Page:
Show simple item record

dc.contributor.authorSalsman, Jayme Robb Allan.en_US
dc.date.accessioned2014-10-21T12:36:43Z
dc.date.available2014-10-21T12:36:43Z
dc.date.issued2006en_US
dc.identifier.otherAAINR19594en_US
dc.identifier.urihttp://hdl.handle.net/10222/54832
dc.descriptionThe fusogenic reoviruses are the only examples of non-enveloped viruses that encode membrane fusion proteins. The non-structural fusion-associated small transmembrane (FAST) proteins are the smallest known membrane fusion proteins and are the only viral gene products required to mediate extensive cell-cell fusion and syncytium formation in infected and FAST protein-transfected cells.en_US
dc.descriptionAnalysis of four different FAST proteins (ARV-p10, NBV-p10, BRV-p15 and RRV-p14) in transfected cells revealed that they indirectly alter membrane permeability to small molecules (e.g. uridine and hygromycin B) by producing large syncytia that lose membrane integrity when they die by apoptosis. These observations support a dual role for syncytium formation in the reovirus replication cycle. Fusion at early infection times allows the infection to spread locally and safely access the replication machinery of neighbouring cells. Extensive syncytium formation late in infection leads to apoptosis-induced membrane permeability, facilitating virus release and dissemination of the infection. These results also indicate that the FAST proteins are dedicated cell-cell fusion proteins, but the mechanism of FAST protein-mediated fusion remains unclear.en_US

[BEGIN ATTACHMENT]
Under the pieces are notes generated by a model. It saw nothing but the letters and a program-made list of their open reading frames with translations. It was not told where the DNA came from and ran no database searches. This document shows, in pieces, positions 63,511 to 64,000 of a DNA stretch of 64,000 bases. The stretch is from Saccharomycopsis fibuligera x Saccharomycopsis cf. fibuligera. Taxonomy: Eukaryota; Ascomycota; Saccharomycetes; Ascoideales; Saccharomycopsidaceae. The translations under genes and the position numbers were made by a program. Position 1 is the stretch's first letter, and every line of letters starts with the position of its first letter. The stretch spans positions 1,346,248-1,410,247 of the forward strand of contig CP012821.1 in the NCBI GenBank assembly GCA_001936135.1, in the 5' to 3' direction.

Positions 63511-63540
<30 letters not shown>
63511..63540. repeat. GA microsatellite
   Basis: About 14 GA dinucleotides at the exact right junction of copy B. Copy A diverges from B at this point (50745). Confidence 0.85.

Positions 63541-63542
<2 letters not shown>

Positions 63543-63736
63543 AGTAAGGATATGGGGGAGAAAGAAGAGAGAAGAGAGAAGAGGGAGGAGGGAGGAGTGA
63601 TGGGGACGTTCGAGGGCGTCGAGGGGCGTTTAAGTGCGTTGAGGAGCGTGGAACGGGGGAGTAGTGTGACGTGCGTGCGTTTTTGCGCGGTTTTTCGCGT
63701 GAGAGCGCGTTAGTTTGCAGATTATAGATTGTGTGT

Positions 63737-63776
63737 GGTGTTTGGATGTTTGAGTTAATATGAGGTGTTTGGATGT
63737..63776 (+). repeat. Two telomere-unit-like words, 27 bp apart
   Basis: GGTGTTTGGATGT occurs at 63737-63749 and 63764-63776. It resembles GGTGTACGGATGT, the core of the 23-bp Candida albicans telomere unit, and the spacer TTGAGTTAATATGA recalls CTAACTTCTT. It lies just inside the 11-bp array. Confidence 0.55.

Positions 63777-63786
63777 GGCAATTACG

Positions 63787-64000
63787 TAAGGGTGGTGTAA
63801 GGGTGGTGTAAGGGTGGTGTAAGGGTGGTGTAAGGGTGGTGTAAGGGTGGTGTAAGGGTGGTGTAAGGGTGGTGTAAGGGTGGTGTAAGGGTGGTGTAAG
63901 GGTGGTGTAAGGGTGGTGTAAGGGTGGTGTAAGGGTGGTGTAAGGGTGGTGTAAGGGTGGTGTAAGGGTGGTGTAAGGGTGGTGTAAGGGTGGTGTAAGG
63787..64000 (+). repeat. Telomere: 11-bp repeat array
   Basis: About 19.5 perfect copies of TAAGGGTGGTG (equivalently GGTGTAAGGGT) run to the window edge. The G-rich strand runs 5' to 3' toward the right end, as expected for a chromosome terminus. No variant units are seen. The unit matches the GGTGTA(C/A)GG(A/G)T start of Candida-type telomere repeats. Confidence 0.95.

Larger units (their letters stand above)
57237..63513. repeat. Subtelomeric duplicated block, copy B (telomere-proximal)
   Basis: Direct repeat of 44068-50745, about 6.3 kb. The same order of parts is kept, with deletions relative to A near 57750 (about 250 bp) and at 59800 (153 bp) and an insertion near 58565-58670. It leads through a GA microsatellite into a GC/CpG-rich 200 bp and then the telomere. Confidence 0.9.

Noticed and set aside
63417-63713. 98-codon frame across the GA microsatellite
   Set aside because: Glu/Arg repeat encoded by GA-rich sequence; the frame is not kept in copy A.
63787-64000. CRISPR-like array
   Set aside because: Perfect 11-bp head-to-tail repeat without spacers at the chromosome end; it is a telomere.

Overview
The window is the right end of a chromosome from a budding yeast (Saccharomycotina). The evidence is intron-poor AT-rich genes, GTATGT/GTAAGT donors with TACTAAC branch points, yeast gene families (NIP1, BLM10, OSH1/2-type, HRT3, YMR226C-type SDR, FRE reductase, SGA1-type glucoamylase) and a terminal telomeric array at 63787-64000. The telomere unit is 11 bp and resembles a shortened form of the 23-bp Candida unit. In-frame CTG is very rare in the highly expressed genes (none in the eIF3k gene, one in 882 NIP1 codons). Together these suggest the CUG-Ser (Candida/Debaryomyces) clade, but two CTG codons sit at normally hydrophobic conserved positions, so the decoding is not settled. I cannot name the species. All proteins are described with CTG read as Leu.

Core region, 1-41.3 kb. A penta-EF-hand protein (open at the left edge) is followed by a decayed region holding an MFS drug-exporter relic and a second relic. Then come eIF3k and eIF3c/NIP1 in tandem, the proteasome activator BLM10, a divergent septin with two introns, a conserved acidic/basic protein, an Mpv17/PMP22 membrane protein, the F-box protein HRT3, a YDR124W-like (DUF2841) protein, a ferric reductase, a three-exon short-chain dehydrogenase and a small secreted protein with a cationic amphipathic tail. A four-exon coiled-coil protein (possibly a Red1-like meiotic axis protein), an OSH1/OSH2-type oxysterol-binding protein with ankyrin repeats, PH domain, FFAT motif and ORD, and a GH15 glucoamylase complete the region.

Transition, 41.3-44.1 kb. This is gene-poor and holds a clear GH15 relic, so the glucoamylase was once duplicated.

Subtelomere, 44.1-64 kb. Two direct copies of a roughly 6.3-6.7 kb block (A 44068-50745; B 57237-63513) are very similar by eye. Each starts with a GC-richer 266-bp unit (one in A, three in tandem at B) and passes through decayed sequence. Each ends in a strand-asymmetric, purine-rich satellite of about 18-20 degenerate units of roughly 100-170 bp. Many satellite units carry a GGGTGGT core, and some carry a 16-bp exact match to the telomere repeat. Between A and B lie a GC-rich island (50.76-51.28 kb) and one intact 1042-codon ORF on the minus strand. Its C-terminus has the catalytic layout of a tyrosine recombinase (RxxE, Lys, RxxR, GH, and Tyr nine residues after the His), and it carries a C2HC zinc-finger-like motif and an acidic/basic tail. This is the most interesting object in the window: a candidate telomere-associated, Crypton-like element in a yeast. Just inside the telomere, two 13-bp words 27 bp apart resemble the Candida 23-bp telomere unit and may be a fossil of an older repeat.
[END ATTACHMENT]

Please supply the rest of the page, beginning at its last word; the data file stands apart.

dc.descriptionThe small size of the FAST proteins, and their lack of structural similarity to other viral fusion proteins, suggest they may mediate fusion through a novel mechanism. The larger viral fusion proteins use complex triggered conformational rearrangements to supply the energy necessary to drive membrane fusion. Analysis of the FAST proteins reveals that they lack specific receptor-binding capability and instead they exploit the closeness provided by cadherin-dependent cellular adhesion machinery to mediate efficient cell-cell fusion. In addition, other cell factors, such as membrane cholesterol and actin remodelling, are critical for FAST protein function, further indicating the importance of the cellular environment in dictating the success of FAST protein-mediated fusion.en_US
dc.descriptionThe FAST proteins are the only fusion proteins that have uncoupled receptor binding from membrane fusion, resulting in an untriggered and unregulated fusion reaction. This unique scenario has allowed the FAST proteins to adopt novel and alternate strategies for mediating membrane merger and as such they offer a new perspective on the process of biological membrane fusion.*en_US
dc.description*This dissertation is a compound document (contains both a paper copy and a CD as part of the dissertation). The CD requires the following system requirements: Windows MediaPlayer or RealPlayer.en_US
dc.descriptionThesis (Ph.D.)--Dalhousie University (Canada), 2006.en_US
dc.languageengen_US
dc.publisherDalhousie Universityen_US
dc.publisheren_US
dc.subjectBiology, Cell.en_US
dc.subjectBiology, Virology.en_US
dc.titleThe reovirus FAST proteins: A new perspective on protein-mediated membrane fusion.en_US
dc.typetexten_US
dc.contributor.degreePh.D.en_US
 Find Full text

Files in this item

Thumbnail
Thumbnail
Thumbnail

This item appears in the following Collection(s)

Show simple item record